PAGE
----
First off, I had to double check to make sure the word, “digitizing” was, in fact, a word. Alas, it is so I may resume this brief post…
I’ve given much thought to the concept of digitizing my life over the last few years, as technology has become more advanced and devices have become more accessible and portable. I’ve wrestled with the pro’s and con’s of the change, weighing that unique feeling of paper which accompanies reading a physical book, the act of writing long-hand in a journal or a notebook, and the memory benefits of keeping a hard-copy calendar. I’ve debated the sound quality of digital music and wondered if pictures were as meaningful in an electronic scrapbook versus an online one. But I decided the convenience and ecological benefits merited at least the attempt.
So I’m transitioning my life, so to speak, into a digital format. I’ve started reading my Bible using the Accordance software for iOS (amazing tool for bible nerds…www.accordancebible.com). This has been the most difficult, I must admit. I feared something reverent might be lost in digital Scripture. But my buddy Chris, who’s a pastor, advised me that he’s pretty sure God is in the pixels as well. I’ve been pleasantly surprised- the electronic tools have made it a smoother transition than I had imagined, and I rather like the ease of toggling among translations and the convenience of jumping to specific passages referenced in church (although I fear onlookers in the pews will be convinced I’m playing TriviaCrack rather than prayerfully listening to the sermon).
I was an “early adopter” for Kindle, so most of my books have been digital for years now. I’ve even subscribed to the paper on my iPad and a few magazines. The technology have gotten so good in those areas that it really does mimic the reading of those paper formats in a digital environment.
I finally relinquished the whimsical hope of keeping a paper calendar, realizing that keeping up with all the entries of work, school, 5 kids’ activities, and a busy wife required the helpful tricks of being able to embed maps to parties and practices and attach key phone numbers. In addition, changing dates and times is easier electronically, and avoids the mess of ink or graphite smudges present in a paper calendar. Also, considering my mild case of ADD (what was that….hmm…so shiny!) the ability to set alarms for calendar entries helps me remember important events.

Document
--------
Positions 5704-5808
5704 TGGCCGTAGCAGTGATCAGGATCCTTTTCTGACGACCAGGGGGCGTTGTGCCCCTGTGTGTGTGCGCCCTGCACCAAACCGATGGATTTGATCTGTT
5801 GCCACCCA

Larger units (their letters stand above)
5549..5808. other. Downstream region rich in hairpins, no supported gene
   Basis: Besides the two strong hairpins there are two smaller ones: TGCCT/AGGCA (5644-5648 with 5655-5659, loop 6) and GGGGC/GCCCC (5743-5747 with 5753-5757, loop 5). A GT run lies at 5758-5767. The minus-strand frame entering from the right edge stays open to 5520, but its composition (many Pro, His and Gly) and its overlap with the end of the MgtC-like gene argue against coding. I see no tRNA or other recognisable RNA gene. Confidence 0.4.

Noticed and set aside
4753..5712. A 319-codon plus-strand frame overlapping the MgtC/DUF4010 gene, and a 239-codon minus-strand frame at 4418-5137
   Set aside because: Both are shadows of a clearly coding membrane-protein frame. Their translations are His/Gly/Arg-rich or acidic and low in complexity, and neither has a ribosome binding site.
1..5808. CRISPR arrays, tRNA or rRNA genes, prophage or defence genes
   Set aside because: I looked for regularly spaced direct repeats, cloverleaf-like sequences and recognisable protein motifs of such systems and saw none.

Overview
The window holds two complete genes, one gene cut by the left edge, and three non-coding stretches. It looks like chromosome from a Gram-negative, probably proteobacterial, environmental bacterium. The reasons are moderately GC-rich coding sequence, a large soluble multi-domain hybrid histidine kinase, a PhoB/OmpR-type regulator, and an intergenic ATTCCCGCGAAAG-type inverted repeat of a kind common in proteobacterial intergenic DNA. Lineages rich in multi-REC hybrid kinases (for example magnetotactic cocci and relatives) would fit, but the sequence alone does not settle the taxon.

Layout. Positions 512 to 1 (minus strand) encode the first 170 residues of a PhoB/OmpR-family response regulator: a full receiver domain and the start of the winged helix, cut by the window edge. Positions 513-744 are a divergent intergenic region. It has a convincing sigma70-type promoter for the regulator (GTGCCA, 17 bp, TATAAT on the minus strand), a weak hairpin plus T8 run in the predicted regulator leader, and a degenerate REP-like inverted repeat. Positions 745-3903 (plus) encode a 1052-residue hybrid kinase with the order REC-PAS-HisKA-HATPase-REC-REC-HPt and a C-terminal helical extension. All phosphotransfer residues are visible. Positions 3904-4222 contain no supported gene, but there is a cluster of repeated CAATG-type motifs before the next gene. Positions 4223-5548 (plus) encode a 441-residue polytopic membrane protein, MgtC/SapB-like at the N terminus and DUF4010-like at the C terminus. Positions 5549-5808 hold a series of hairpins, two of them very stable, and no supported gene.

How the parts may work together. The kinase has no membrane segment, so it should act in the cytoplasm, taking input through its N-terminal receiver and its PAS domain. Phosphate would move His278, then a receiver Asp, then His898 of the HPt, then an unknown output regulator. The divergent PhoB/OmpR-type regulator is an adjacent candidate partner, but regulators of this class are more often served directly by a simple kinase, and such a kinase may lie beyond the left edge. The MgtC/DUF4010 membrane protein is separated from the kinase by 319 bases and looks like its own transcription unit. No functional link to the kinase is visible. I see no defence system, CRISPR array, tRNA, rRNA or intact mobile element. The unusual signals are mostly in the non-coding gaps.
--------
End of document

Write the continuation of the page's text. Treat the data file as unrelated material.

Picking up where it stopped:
The discovery of a strong journaling app, closed the door on the last remnant of a paper world (I owe this to my pal Michael, an app afficianado). It’s called Day One (available for $5 on iTunes) and is a terrific, password-protected journaling app that allows one to add pictures to your entries as well as voice-dictate them, in case you want to catch a passing thought or idea.
An obvious negative with digitizing my life is the use of electricity; the frequent need for charging and the risk of device damage in the outdoors. But I guess we can agree on some sort of “universe-trade off”, since I’m (hopefully) saving trees by using less paper? Also, the studies are still out on the damage done to our brains by frequent screen use. I guess I will have to rely on the amazing, adaptive potential of the human species here. As for music, my inner hipster will always favor vinyl, but there is a wonderful convenience of carrying your music library in your pocket (same goes for your reading library).
Either way, I’m enjoying this new approach to life. It might last, it might not. But it’s fun to shake things up a little bit. Now let’s hope there are no power outages coming soon. Then I’m certainly in for it.